We used to pick it - now they want us to smoke it!


This Month: The new San Francisco ban on self-service displays of tobacco products is one step in the direction of reducing tobacco access to youth.
May 5, 1997 / Volume 4 San Francisco African American Tobacco Free Project

Operation Storefront

Operation Storefront is underway again, after much success and great results from last year's efforts. Members of the San Francisco Tobacco Free Coalition came together on Saturday, April 5, 1997, at the Mission Housing Development Office to go for it once again.

Operation Storefront is one of SFAATFP's most exciting projects because it takes both adults and youth to make it work. A team of one adult and two young people go to local stores and count the number of tobacco advertisements posted inside and outside the stores. The team notes the kinds of ads, the number of ads, and where they are placed. This information is needed to assess the store's compliance with city sign regulations and some of the newer federal regulations that have been in effect since the STAKE Act, which requires stores to post signs stating that they are not permitted to sell tobacco to minors. When counting the ads, those who participate in Operation Storefront for the first time become aware of how pervasive tobacco advertising is in their communities.

Two adults from SFAATFP, met five of its young advocates, and one parent, Janine Evans, that Saturday morning for a briefing on how to launch the process. Mele Smith and Alyonik Hrushrow of the San Francisco Tobacco Free Project led the briefing with slides, samples, and anecdotes of past experiences surveying stores. Malorie Brewster, Lisa Washington, and Latisha Canady of the Alice Griffith Boys & Girls Club, and Ashley Martin and Dominique Currington of the Hunter's Point Boys & Girls Club, learned how to spot tobacco ads in unexpected places and how to approach and speak to merchants. Everyone practiced, ate pizza, and hit the roads!

Advocate of the Month:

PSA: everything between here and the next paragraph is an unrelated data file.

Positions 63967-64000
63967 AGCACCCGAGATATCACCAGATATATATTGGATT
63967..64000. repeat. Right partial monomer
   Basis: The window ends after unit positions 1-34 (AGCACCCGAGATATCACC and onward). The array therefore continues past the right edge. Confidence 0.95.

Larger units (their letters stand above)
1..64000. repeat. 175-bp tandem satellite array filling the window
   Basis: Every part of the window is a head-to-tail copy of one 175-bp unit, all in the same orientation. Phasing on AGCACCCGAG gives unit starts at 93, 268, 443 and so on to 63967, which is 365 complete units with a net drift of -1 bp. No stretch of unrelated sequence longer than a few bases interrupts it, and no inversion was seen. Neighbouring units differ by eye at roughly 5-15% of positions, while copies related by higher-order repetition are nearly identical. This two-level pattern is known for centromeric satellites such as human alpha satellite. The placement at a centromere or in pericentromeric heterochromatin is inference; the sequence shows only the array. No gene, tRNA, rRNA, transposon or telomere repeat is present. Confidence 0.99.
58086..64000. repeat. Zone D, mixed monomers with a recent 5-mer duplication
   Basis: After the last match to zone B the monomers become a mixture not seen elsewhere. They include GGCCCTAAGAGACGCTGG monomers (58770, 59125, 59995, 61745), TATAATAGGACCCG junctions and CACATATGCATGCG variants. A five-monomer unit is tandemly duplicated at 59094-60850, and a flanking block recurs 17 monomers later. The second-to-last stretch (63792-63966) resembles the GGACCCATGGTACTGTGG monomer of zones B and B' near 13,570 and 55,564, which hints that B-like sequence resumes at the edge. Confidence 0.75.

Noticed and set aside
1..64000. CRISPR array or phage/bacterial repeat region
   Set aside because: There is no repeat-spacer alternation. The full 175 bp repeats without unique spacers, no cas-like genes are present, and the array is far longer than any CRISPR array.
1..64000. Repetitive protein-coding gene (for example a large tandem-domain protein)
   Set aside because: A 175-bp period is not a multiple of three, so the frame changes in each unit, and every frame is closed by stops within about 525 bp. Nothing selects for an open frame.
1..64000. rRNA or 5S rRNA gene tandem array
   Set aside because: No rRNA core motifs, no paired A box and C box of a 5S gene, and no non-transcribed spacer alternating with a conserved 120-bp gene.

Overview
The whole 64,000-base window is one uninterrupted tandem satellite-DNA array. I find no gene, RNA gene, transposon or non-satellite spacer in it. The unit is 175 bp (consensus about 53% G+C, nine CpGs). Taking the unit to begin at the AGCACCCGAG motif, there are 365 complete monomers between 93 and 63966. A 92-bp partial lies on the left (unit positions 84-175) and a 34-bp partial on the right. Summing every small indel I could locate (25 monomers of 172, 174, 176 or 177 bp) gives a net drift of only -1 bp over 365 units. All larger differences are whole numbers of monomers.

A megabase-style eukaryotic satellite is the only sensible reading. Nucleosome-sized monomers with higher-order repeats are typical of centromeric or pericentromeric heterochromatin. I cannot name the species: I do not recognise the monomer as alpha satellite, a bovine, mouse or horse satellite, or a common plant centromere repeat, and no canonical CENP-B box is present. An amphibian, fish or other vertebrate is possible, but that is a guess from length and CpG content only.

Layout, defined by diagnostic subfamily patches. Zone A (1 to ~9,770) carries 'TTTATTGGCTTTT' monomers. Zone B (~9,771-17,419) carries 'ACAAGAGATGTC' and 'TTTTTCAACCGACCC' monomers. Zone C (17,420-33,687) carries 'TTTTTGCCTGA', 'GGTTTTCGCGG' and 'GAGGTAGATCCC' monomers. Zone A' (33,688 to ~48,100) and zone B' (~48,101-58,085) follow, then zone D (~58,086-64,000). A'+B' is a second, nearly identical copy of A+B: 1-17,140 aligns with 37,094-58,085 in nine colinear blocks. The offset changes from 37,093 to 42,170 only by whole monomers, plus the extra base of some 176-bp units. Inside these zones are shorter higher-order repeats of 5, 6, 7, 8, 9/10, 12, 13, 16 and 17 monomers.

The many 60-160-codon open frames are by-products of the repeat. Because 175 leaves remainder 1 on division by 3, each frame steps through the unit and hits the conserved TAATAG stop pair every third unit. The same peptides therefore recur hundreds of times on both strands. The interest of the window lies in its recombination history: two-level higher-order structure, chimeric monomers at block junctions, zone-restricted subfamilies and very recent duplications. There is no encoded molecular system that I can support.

Malorie Brewster

The San Francisco African American Tobacco Free Project is proud to honor Malorie Brewster as our Advocate of the Month. In her essay, Malorie wrote, "There are a lot of people in our community that smoke so I think that if we fight more tobacco advertising in the community, more people will stop smoking or try to stop." Malorie is a fifteen year old student at Balboa High School, and a member of the Alice Griffith Boys & Girls Club. She likes basketball and baseball. Malorie has participated in the SFAATFP essay contest and has also helped the SFAATFP conduct merchant surveys.

The Month of May

May will be an active month for anti-tobacco advocates. Mark these days on your calendars:

  • Thursday, May 15th from 4:30 pm- 6:30 pm, the SFAATFP will hold another Internet class. Participants will learn to surf the 'Net and receive $ 10.00 stipends.
  • The SFAATFP hopes that many of our advocates will attend a Town Hall Meeting on the Global Impact of Tobacco on Monday, May 19th from 10:00 am - 3:00 pm at the Fort Mason Center. We are excited to host a representative from MAT, the Anti-Tobacco Movement in Senegal, West Africa.
  • On Saturday, May 31st the SFAATFP will attend the Youth Empowerment Conference at the Bill Graham Civic Auditorium.
  • For further details, call Lisa Manning at (415) 777-3229.
  • Six Cyberspace Cadets

    On Friday, April 18, 1997, six young people blasted into cyberspace from the SFAATFP home base here in the China Basin. The six youth who attended the Internet class: Cassie Clark, Pamela Hancock, and Goldy Raybon of the Ella Hill Hutch Community Center, and Bayush Ambachew, Nakilah Manning, and Alecia Spikes of the San Francisco African American Cultural and Historical Society, created their own Web site with the help of Polaris' tech guru, Robert Schonberg.

    The afternoon opened up with a little background about the SFAATFP. The youth watched a videotaped interview of Carol McGruder, Project Director of the SFAATFP, and Gilbert Cook, a young advocate. The video familiarized them with the project and what it means to be an advocate. At their Web site, they scanned in their pictures and some hobbies and why they were interested in being advocates for the San Francisco African American Tobacco Free Project. Once their Web site was set up, Robert Schonberg showed them how to surf the 'Net. The youth learned what a varied resource the Internet can be. Among other topics, they searched for the meanings of their names, updates on celebrities, and the lyrics to their favorite songs. You can visit their new Web site!